Telecommuting Best Practices for Employers

February 11th, 2019 by ifi-admin

In our last employer post, we discussed top reasons to offer telecommuting to help attract technically talented candidates. In this edition, we’ll examine some of the reasons telecommuters outperform office workers, review some of the pitfalls of telecommuting and evaluate best practices to counter those pitfalls.

Why Telecommuters Outperform Office Workers

According to Brian De Haaff, CEO of Aha! and author of an article in, there are three key reasons he believes remote workers outperform office workers:

1. Productivity

With no office distractions and greater autonomy, remote workers have the freedom to get more done. According to one survey, 65 percent of workers said that remote work would give their productivity a boost. Another 86 percent said that working alone allows them to hit maximum productivity.

2. Teamwork

Remote workers can make effective teammates because distance demands better communication. Remote workers must reach out to one another frequently and with purpose. This leads to stronger collaboration and camaraderie.

3. Presence

Office life can be plagued with absent workers who call in sick or leave early to run errands. Remote workers do not need to excuse themselves from work because they can design their workday to suit. This may ultimately result in making remote workers more present for their work and team.

Telecommuting Pitfalls

Flexibility in work schedules or location can improve productivity and retention, but brings a new set of challenges—like difficulties in collaboration and bonding. As noted in LinkedIn’s Global Talent Trends Report, a few companies, like IBM and Yahoo, have publicly moved away from telecommuting in the past, citing difficulties with remote collaboration, oversight, and team bonding.

Additional studies have shown that some workers suffer from diminished knowledge transfer, decreased engagement, and a sense of cultural disconnect when telecommuting. You can combat these potential issues by using tips we’ve rounded up from Forbes, LinkedIn’s Global Talent Trends Report, and the Society of Human Resource Managers (SHRM).

Tips to Avoid Key Telecommuting Problems

1. Make communication a top priority

Use online calendaring, centralized project info shared in Google docs, and other web-based project management tools such as Slack to share information about schedules and work progress. This will help manage the workflow and keep remote workers engaged.

2. Make time for face time

Whether using a tool like Zoom or scheduling frequent meet-ups, be sure to connect project teams visually when possible in order to foster a stronger bond and establish collaboration among team members.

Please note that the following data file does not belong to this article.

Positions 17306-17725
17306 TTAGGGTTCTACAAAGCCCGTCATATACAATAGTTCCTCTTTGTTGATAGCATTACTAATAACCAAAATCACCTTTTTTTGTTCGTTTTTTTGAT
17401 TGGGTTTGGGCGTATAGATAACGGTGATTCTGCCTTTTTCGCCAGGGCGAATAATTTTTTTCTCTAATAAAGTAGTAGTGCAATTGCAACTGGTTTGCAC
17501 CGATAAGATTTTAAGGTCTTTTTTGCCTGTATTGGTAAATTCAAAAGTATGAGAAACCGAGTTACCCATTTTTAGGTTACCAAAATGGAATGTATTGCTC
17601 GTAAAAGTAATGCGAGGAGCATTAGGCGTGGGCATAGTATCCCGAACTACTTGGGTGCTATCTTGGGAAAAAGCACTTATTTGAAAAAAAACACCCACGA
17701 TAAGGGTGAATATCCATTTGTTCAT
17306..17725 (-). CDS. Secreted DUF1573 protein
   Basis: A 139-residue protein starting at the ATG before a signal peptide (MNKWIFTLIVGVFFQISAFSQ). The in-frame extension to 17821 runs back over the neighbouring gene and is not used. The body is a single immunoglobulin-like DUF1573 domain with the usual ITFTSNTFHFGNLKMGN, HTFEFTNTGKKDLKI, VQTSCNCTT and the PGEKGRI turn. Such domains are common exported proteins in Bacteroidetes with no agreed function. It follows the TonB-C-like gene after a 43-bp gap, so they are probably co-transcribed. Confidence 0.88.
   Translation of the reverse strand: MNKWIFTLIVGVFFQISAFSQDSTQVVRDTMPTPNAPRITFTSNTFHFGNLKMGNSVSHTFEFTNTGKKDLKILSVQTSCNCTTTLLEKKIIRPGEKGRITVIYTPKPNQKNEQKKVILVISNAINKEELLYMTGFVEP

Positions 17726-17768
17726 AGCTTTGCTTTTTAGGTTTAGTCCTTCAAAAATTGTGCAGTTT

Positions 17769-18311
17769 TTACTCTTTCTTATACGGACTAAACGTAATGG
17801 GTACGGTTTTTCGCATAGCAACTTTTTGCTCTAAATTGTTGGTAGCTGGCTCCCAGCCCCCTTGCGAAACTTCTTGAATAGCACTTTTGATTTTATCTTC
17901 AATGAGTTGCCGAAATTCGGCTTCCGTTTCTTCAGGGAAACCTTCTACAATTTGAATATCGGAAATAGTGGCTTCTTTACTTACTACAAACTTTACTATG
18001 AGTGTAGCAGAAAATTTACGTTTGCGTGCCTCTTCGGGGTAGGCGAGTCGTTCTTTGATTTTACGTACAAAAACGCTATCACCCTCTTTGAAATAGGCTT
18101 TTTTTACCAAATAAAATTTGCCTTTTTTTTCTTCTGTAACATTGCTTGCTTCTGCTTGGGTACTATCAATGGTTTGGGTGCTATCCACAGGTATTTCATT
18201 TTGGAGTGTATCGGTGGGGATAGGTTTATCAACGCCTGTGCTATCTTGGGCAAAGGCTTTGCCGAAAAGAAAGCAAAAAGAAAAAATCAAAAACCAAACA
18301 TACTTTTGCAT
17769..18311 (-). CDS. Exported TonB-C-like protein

Some of the tools that can help recreate the immediacy and informality of being in the same room include instant messaging platforms like Slack and Microsoft Teams, and video conferencing platforms like GoToMeeting, Webex, and Skype.

3. Schedule daily contact but don’t micromanage

Avoid having telecommuters feel like they’re an island, but at the same time, maintain good oversight of their work. Schedule communication time, let them know when to reach you throughout the day, and make sure you check in via message or voice at least daily. At the same time, do not micromanage.

4. Teambuilding

Find ways to acknowledge telecommuters with gestures such as a gift card, breaks after juggling multiple deadlines, and looking for in-person team building opportunities. Include remote workers in informal gatherings where possible, and ensure there are opportunities for them to visit the home office.

5. Emphasize work-life balance

Some employees go into overdrive when working remotely and neglect work-life balance. In order for telecommuting to remain a perk, be certain to encourage workers to use good time-management, setting start and stop times that you both will honor. Foster open communication with the employee to ensure the arrangement is working for them.

6. Train managers and supervisors on working with remote employees

Your management team will need to set expectations for workers’ schedules and availability, establish regular times for discussion and brainstorming, and create appropriate performance metrics. Your managers will need to identify workers who are disciplined self-starters, and will need to be able to review and evaluate the telework arrangement periodically in terms of experience, results and costs.

Do you have a difficult position to fill or would like help preparing your perks package? Contact Phoenix Partners for help today.

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